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Tenants on the flight to quality: what’s the real cost?

17/OCT/2019

Tenants on the flight to quality: what’s the real cost?

 
When upsizing your house, there are more things to understand than just price difference
The correction in rents over the past few quarters has allowed many Dubai tenants to upscale their homes or move to better locations. Mario Volpi, sales and leasing manager at Engel and Volkers, has seen several new or existing tenants move to more luxurious properties, taking advantage of the decline in rental prices. “The flight to quality is a phenomenon that happens when it’s a tenants market,” he says.

Upsizing is a key trend particularly this year in the property market, points out Arif Mubarak, CEO of Dubai Asset Management, mainly because tenants are finding more value in the cost to change, while price differentials are much lower than in previous periods. “Also, the majority of people prefer upgrades within the same community and neighbourhood when looking for options to enhance their lifestyle, so they choose bigger homes with different layouts and better views — but essentially within the same community, locality and neighbourhood,” says Mubarak. “Often this is prompted by not just familiarity, but also the convenience of either schools nearby, proximity to workplaces, presence of amenities and community services, as well as central location to key landmarks in the city.”
More negotiations
However, there are more things to understand than just the price difference to be able to fully take advantage of the current market, even as the price correction in the rental market is certainly providing tenants with a lot more bargaining power. Richard Aybar, managing director of Devmark, says many landlords are in fact now actively negotiating with tenants and offering inducements such as price reductions, rent-free periods and even multiple cheque payments. “We have also seen several thousand new homes being delivered in the last 24 months, which again puts pressure on prices,” says Aybar. “Hence, the landlords are keen to ensure their properties are not sitting empty and are willing to negotiate.”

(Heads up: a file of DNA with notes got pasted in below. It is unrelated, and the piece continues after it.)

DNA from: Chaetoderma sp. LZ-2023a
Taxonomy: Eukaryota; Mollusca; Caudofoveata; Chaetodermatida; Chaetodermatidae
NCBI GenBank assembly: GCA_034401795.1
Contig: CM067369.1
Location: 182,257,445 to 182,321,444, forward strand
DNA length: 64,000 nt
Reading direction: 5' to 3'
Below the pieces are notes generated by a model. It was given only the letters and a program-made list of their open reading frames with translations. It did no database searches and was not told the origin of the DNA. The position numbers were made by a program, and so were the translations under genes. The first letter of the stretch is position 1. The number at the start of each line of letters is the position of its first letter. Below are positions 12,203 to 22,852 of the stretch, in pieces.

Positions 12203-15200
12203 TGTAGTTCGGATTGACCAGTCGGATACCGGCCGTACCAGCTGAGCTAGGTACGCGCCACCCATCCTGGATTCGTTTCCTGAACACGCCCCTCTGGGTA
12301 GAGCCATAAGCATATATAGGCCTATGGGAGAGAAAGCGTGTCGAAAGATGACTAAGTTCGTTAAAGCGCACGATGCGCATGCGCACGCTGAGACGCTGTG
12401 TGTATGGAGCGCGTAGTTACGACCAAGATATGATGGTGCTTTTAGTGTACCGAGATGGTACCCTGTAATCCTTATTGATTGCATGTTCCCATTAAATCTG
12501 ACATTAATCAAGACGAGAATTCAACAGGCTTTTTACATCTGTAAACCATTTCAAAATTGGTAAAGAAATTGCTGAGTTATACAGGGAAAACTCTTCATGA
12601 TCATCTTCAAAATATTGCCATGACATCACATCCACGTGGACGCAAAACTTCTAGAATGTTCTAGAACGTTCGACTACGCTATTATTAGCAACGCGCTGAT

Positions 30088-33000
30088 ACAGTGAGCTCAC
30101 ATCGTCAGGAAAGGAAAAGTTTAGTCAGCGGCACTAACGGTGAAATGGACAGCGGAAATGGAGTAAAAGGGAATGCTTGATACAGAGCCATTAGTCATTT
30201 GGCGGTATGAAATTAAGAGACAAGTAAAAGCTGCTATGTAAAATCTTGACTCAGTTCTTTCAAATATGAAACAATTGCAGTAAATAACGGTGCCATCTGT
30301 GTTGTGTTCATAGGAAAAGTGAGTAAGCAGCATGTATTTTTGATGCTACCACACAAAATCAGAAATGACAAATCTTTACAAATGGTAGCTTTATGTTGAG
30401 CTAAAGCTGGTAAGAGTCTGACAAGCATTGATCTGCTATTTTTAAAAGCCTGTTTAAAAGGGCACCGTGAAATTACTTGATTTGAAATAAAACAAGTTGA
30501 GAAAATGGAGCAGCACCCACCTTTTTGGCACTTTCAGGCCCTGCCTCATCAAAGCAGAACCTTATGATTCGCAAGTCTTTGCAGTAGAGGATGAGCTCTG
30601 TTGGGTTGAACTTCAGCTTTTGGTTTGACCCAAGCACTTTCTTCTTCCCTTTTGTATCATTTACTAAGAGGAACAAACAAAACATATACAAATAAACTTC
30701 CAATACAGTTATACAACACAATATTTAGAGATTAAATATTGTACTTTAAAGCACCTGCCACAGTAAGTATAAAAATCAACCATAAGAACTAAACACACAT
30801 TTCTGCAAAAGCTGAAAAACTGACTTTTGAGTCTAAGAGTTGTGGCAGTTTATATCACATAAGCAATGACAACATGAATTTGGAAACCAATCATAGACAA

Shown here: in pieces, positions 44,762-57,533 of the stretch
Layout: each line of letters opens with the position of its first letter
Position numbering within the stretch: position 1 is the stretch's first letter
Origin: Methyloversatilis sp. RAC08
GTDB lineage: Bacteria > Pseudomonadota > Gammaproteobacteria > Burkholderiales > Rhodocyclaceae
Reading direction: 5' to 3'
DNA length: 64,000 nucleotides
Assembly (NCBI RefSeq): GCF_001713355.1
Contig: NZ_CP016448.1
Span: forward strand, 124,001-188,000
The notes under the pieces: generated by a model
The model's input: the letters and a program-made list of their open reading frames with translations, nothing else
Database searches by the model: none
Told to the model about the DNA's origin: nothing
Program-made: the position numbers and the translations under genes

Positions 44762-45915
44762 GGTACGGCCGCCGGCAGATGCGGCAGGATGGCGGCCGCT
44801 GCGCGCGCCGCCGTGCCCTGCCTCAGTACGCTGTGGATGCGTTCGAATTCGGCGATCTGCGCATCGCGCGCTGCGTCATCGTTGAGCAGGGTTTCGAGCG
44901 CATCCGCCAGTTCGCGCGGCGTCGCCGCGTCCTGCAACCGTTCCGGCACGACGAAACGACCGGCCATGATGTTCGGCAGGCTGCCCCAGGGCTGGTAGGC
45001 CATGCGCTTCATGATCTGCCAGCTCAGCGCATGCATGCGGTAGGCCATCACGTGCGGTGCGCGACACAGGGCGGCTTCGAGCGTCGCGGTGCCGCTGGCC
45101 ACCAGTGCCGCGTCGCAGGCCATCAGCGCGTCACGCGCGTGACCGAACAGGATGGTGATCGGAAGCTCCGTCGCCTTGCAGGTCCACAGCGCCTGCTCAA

He adds: “In the last two to three years, several residents have moved into bigger and newer properties, which had previously been out of their price range. Several communities such as The Springs and Arabian Ranches, as well as new communities in Dubailand, now offer villa configurations that were previously unattainable for many tenants.”
While all this points to a market heavily skewed towards tenants, Aybar warns it is important to understand the costs associated with moving houses, particularly when upsizing from an apartment to a villa. “The tenant will need a deposit,” he says. “There are also fees for Dewa, internet, removal hire costs, as well as agency fees. Moving to a bigger property can put additional pressure on your overall budget, so tenants should make sure they’ve done the sums in advance.”

New locations
The desire to move, nonetheless, is very strong as tenants find increasing value in newer communities. “The tenants looking for larger properties will find several communities available 20 to 30 minutes from central locations such as Downtown Dubai, Dubai Marina and Palm Jumeirah,” says Aybar. “Typically, the further the community is from the city centre, the more reasonable the price. It is also having an impact with many tenants who are happy to spend an hour in the car to have a larger property.”

Those looking to reduce the commute will also find several opportunities to take advantage of reduced apartment rental rates. “In locations such The Greens, tenants are finding it easier to move up from a studio to a one-bedroom apartment, or to a two-bedroom in Barsha Heights,” says Aybar.
It is advisable to spend only 30 per cent of the income on housing. However, in Dubai most residents with an income below Dh10,000 have to spend almost 40 per cent on rent, especially when rates were at their peak, says Emad Haq, vice-chairman of Haqsons Group.

“If the income is Dh10,000, it means the apartment that one should live in should not cost above Dh3,000 per month and that is Dh36,000 as annual rent. [At this price range] people who want to live in a one-bedroom apartment can now do so,” he says. “With an income of Dh15,000, ideally the apartment should not cost above Dh4,500 per month or Dh54,000 annually. [At this price range] people can now get a two-bedroom apartment instead of a one-bedder. When the income is Dh22,000, ideally the apartment that one should live in should not cost above Dh6,600 per month or Dh80,000 per year. People can now live in three-bedroom apartments that they get at the previous rent for two-bedders. Also, people who want to still live in two-bedders can upgrade to better locations at the same rent.”

By Hina Navin, Special to Property Weekly
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